THE pillars of social control are flaking at the edges. First came the relaxation in October of draconian family-planning restrictions. Now it is the turn of the household-registration, or hukou, system, which determines whether a person may enjoy subsidised public services in urban areas—rural hukou holders are excluded. On December 12th the government announced what state media trumpeted as the biggest shake-up in decades of the hukou policy, which has aggravated a huge social divide in China’s cities and curbed the free flow of labour. The pernicious impact of the system, however, will long persist.

As with the adjustment to the decades-old family-planning policy (now all couples will be allowed to have two children), the latest changes to the hukou system follow years of half-hearted tinkering.

They will allow migrant workers to apply for special residency permits which provide some of the benefits of an urban hukou (a booklet proving household registration is pictured above). If an urban hukou is like an internal passport, the residency permit is like a green card.

Under the arrangements, migrants will be able to apply for a permit if they have lived in a city for six months, and can show either an employment contract or a tenancy agreement. The document will allow access to state health care where the migrants live, and permit their children to go to local state schools up to the age of 15. It will also make other bureaucratic things easier, like buying a car. Such reforms have already been tried in some cities. They will now be rolled out nationwide.

For those who meet the requirements, the changes will bring two main benefits. They should allow some of the 70m children who have been left behind to attend school in their native villages to join their migrant parents. And it will allow migrants to use urban services without losing the main benefit of their rural hukou: the right to farm a plot of land. According to a survey in 2010 by the Chinese Academy of Social Sciences, 90% of migrants did not want to change their registration status because they feared losing this right.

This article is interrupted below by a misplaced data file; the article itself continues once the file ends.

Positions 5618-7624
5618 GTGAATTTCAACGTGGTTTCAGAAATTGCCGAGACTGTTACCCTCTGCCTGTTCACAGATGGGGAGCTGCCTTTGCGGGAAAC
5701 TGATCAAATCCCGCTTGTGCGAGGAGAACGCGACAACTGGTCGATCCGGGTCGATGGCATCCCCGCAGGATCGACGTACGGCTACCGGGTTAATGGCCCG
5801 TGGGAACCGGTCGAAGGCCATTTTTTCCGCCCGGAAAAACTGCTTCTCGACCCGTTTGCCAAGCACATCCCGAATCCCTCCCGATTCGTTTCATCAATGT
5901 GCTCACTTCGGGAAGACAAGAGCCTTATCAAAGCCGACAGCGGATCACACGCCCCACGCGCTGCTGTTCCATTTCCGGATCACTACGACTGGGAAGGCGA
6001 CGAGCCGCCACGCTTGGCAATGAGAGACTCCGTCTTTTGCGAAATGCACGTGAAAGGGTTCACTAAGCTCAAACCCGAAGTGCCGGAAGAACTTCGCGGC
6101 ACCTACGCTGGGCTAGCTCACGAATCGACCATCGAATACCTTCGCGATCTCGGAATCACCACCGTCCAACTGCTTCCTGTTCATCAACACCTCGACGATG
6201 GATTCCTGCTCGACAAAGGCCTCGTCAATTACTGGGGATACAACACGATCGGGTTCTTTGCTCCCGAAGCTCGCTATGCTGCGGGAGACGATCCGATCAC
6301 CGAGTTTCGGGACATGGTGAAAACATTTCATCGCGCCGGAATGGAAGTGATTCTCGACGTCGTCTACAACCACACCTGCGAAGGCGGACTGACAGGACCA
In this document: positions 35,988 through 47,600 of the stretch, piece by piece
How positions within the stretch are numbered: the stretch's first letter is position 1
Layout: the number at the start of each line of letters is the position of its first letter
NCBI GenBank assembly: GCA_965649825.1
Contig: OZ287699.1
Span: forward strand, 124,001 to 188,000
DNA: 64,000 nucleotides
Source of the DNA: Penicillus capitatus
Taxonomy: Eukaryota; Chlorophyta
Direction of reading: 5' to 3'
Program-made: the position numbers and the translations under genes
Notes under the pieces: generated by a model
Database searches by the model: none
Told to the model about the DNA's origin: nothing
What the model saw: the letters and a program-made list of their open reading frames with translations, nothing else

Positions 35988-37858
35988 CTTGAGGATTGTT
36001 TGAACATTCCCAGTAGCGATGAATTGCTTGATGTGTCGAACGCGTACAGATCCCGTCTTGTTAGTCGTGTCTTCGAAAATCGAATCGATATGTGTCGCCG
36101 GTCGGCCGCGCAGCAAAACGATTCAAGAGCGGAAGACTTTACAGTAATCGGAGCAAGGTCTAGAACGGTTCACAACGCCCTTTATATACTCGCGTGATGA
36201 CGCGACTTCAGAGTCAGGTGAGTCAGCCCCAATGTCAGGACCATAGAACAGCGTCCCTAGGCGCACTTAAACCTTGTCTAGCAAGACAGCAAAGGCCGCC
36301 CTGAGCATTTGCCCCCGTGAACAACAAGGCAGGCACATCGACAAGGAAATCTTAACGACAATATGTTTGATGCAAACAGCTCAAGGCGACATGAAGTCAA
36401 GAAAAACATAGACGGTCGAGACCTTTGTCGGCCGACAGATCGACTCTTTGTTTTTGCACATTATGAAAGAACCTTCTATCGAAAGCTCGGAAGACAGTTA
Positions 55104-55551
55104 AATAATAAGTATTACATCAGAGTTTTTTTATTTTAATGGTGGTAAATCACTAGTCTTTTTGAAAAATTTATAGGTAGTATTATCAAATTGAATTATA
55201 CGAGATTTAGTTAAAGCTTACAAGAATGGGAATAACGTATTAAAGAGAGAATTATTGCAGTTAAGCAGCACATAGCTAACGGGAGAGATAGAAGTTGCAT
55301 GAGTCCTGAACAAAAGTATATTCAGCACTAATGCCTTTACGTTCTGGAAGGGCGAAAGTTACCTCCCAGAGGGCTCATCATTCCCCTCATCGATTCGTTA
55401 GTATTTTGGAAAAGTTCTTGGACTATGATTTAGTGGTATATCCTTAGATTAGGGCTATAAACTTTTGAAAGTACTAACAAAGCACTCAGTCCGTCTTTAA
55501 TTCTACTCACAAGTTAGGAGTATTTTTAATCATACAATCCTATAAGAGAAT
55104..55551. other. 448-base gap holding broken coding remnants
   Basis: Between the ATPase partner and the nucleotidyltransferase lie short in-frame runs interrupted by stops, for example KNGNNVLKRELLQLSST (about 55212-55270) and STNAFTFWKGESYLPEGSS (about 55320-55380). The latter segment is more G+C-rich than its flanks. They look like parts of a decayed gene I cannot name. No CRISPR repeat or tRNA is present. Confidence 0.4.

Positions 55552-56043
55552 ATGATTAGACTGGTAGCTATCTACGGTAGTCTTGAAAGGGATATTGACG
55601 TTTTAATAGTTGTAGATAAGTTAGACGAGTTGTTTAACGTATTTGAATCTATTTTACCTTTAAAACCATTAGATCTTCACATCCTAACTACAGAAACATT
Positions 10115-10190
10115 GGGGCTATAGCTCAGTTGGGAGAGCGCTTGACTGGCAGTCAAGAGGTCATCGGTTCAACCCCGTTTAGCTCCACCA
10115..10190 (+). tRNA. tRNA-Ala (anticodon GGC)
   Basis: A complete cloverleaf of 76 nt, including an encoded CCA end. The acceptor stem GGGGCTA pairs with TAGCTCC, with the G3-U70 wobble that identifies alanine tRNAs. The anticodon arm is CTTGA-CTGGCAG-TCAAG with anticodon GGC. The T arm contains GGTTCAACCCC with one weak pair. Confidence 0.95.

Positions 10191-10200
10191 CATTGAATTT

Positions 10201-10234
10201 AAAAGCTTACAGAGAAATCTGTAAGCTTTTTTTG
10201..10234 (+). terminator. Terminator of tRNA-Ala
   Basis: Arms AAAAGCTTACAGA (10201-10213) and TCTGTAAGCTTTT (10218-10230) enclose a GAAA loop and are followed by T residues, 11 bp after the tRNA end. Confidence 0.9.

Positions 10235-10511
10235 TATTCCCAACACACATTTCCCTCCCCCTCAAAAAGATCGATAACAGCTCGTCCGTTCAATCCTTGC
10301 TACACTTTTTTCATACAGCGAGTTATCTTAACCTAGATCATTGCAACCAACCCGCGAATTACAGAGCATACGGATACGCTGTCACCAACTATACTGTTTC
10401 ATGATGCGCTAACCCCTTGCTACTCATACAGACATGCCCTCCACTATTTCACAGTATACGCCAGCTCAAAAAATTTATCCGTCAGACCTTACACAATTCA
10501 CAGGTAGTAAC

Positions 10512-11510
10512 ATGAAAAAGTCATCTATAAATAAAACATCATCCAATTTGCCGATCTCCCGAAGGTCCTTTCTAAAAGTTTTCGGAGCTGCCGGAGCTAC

Collar-colour counts
As with the two-child policy, though, there is less here than meets the eye. Most migrants are casual labourers. They rarely have any labour or tenancy contracts. The success of the reforms will also partly depend on funding. The government recently decided to tie schools’ budgets to the number of their pupils. In theory this will cover extra demand. But the system is untested.

There are other catches. In cities of between 500,000 and 1m people, applicants for urban hukou will need to have contributed to the government’s social-insurance scheme for three years. In cities of 1m-5m, the minimum is five years. And the reforms do not really apply in the biggest cities. They set their own requirements.

There are similar problems with the 13m people who have no hukou at all, which means they cannot obtain the identity card needed for everything from travelling by train or plane to obtaining a passport. About 60% of such people are “black” children, as they are often called in China, born in contravention of the one-child policy. On December 9th President Xi Jinping said those without hukou could obtain one. But it is unclear what kind of hukou they will get and whether a fine will still have to be paid for violating the family-planning rules.

The government says it hopes 100m rural migrants (there are now about 250m of them living in urban areas) will have urban hukou by 2020. That seems unlikely. Many live in the biggest cities where, to judge by the reforms proposed by the city government of Beijing, changing status will get harder: the capital’s requirements give precedence to people who have paid 100,000 yuan ($15,500) in tax a year, far more than manual labourers earn.

The hukou policy was introduced in the 1950s to prevent a rush of migrants that might destabilise cities. Since the 1990s, China has depended on migration to provide cheap labour for its manufacturing boom. But it still wants to control where labourers move. It worries that an unregulated flow, especially into the biggest cities, may fuel discontent among the urban middle classes who fear that public services will be swamped. The new reforms to the hukou system appear mainly designed to push migrants away from big coastal cities towards smaller ones inland. Zuo Xiuli, a house-cleaner who has worked in Beijing for ten years and earns 2,500 yuan a month, is not sure he will bother to apply. “Of course I hope to get a Beijing hukou,” he says. “But it’s impossible for me.”